The weekend’s other goalless draw, meanwhile, came at the Stadio San Paolo, where Inter ended Napoli’s run of eight straight wins to begin this campaign. The Nerazzurri were everything that their Milanese neighbours have not been this season: confident, cohesive and clear in their tactical goals.
They rode their luck in certain moments: as any team keeping a clean sheet in Naples would likely need to do. But they also found ways to limit their opponents’ incursions down the wings whilst creating chances of their own. Matias Vecino had one effort cleared off the line.
“You keep saying that we’re fortunate, and we know it,” mused Luciano Spalletti at full-time. “That pleases us, in fact. But my real fortune is getting to manage this group of players. These are footballers who know how to do their job, who know where they want to go.”
Maybe so, but they never looked like a team ready to pursue those grand ambitions until Spalletti showed up. Still unbeaten, with seven wins and two draws, Inter are off to their best start since 1997-98. They have a chance to go top of the table, for one night at least, when they host Sampdoria on Tuesday.
By contrast, Milan must try to right their ship against Chievo in midweek, before hosting Juventus on Saturday. Bonucci is likely to be suspended for both games.
“I would have liked to see him on the pitch against us,” said Allegri upon hearing news of the red card. The way Bonucci’s season has gone so far, some Milan supporters might be happier to find him watching from the directors’ box.
Talking points and results
- Spalletti suggested during a post-game press conference that Maurizio Sarri was so smart that if he had carried on working at a bank instead of becoming a football coach then he would be working by now as the government’s finance minister. Sarri’s response: “Well going on tonight’s evidence, I guess he’d be the minister of defence”.
- Despite another impressive result, Inter can’t take victory over Samp for granted on Tuesday. The Blucerchiati hammered Crotone 5-0 this weekend and the fact that their goals came from five different scorers further indicates the confidence running right through a team that sits sixth with a game in hand. That said, manager Marco Giampaolo does not believe he would suit a cabinet post. Referred to the exchange between Spalletti and Sarri, he said: “There’s no seat for me. I’d be the opposition.”
- Hats off to Mario Mandzukic for talking himself into a second yellow card within seconds of receiving the first one on Sunday. He took it almost as well, in fact, as Samir did his own goal for Udinese.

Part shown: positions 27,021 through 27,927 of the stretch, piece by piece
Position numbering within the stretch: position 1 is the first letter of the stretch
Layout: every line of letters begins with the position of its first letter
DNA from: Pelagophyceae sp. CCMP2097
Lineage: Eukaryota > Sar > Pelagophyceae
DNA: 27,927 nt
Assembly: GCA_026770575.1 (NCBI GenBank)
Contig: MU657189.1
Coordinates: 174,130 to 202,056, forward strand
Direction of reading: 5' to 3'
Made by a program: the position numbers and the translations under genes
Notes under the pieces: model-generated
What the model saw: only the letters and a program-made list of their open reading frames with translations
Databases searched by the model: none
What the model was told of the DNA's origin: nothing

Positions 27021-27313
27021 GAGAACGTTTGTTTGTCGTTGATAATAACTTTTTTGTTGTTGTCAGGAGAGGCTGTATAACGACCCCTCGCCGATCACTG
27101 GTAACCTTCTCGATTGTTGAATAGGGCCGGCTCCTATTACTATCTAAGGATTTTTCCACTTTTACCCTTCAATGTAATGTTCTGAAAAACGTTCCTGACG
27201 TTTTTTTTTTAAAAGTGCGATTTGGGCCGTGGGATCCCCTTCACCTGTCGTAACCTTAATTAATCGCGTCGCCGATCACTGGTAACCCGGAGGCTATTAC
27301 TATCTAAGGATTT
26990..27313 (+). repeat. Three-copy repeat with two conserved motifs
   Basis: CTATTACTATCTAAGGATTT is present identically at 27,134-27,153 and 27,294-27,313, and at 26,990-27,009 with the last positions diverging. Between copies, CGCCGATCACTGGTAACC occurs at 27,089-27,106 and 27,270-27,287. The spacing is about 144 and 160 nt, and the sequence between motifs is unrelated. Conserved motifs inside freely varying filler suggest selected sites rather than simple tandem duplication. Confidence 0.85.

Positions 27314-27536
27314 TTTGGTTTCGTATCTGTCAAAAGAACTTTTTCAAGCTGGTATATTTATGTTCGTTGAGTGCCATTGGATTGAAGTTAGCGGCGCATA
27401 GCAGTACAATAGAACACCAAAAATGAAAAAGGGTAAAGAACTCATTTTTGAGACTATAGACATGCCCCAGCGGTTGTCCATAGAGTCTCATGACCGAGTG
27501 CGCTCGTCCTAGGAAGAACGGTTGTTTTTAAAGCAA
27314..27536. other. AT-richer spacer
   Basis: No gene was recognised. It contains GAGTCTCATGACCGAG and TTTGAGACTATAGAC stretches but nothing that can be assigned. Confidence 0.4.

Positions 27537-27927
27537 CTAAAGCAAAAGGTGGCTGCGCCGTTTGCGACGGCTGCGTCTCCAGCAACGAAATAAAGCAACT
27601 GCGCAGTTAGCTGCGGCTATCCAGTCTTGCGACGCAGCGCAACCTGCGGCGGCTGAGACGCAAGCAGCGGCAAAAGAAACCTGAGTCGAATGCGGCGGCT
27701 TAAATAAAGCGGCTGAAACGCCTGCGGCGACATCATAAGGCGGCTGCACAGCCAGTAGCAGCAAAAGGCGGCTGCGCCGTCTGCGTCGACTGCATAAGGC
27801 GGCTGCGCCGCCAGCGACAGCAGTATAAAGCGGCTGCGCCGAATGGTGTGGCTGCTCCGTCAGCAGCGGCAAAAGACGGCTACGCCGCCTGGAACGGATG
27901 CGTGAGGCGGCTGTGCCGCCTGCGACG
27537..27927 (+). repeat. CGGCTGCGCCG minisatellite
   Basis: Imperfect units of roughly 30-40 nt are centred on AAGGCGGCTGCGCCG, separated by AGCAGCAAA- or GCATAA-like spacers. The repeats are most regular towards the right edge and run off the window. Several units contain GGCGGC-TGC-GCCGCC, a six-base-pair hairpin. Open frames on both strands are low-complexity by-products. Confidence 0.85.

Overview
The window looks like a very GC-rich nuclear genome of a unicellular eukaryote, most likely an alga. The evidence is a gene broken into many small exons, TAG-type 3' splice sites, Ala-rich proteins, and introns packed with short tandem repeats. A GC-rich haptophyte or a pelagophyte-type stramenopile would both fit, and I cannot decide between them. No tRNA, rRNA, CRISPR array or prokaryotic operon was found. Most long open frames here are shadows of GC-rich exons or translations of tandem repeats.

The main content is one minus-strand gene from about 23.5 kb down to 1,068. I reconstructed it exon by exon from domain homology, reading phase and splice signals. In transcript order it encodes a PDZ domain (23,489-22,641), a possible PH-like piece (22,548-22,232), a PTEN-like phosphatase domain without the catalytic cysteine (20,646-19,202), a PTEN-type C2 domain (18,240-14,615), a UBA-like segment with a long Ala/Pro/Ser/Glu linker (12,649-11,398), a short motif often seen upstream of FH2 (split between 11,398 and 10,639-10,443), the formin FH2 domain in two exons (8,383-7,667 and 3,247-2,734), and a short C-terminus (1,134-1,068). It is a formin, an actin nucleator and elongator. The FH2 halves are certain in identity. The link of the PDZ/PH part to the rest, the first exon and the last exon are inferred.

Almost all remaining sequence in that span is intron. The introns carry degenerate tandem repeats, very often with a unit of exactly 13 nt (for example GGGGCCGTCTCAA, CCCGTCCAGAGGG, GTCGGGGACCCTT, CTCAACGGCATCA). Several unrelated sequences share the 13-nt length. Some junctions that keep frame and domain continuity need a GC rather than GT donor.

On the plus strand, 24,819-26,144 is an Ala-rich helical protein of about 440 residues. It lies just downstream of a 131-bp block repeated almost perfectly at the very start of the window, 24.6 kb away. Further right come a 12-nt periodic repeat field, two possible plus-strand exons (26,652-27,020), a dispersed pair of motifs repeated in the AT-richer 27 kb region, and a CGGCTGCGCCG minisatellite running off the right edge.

- The Benevento fairytale has turned into something more befitting of the Brothers Grimm. They have lost all nine games – the worst start any team has ever made to a Serie A season – and manager Marco Baroni, having brought them up to the top flight for the first time in their history, is reportedly close to losing his job. He will not be the first manager to go, though, since Massimo Rastelli already got the hook at Cagliari on Tuesday.
- There was a time when fans of Hellas Verona used to insist that their games against Chievo weren’t a ‘real’ derby, the latter considered small fry despite their geographic proximity. But Chievo have been playing top-flight football for 16 out of the past 17 seasons now, while their neighbours have just been promoted back to Serie A after a year out. The Flying Donkeys expected to win their lunchtime showdown on Sunday, and did – although not as comfortably as some might have supposed. Sergio Pellissier came off the bench to score a late winner, but Roberto Inglese – Bobby English to fans of Google Translate – was the real star, scoring twice and further building his reputation after a first call-up to the full Italy squad in October.
- Nobody is enjoying this season quite as much as Ciro Immobile, mind. He struck twice against Cagliari and now has 17 goals in all competitions. He is averaging one every 61 minutes in Serie A.
- That said, the true star of Lazio-Cagliari was not Immobile but rather Bastos’s son, who took most unkindly at being made to leave his dad before kick-off.
- Not content with a goal against Chelsea, Aleksandar Kolarov followed up by showing Torino manager Sinisa Mihajlovic that he isn’t the only one who can take a mean free-kick.
Results: Sampdoria 5-0 Crotone, Atalanta 1-0 Bologna, Benevento 0-3 Fiorentina, Milan 0-0 Genoa, Spal 0-1 Sassuolo, Torino 0-1 Roma, Udinese 2-6 Juventus, Lazio 3-0 Cagliari.
This article was written by Paolo Bandini, for theguardian.com on Monday 23rd October 2017 14.09 Europe/Londonguardian.co.uk © Guardian News and Media Limited 2010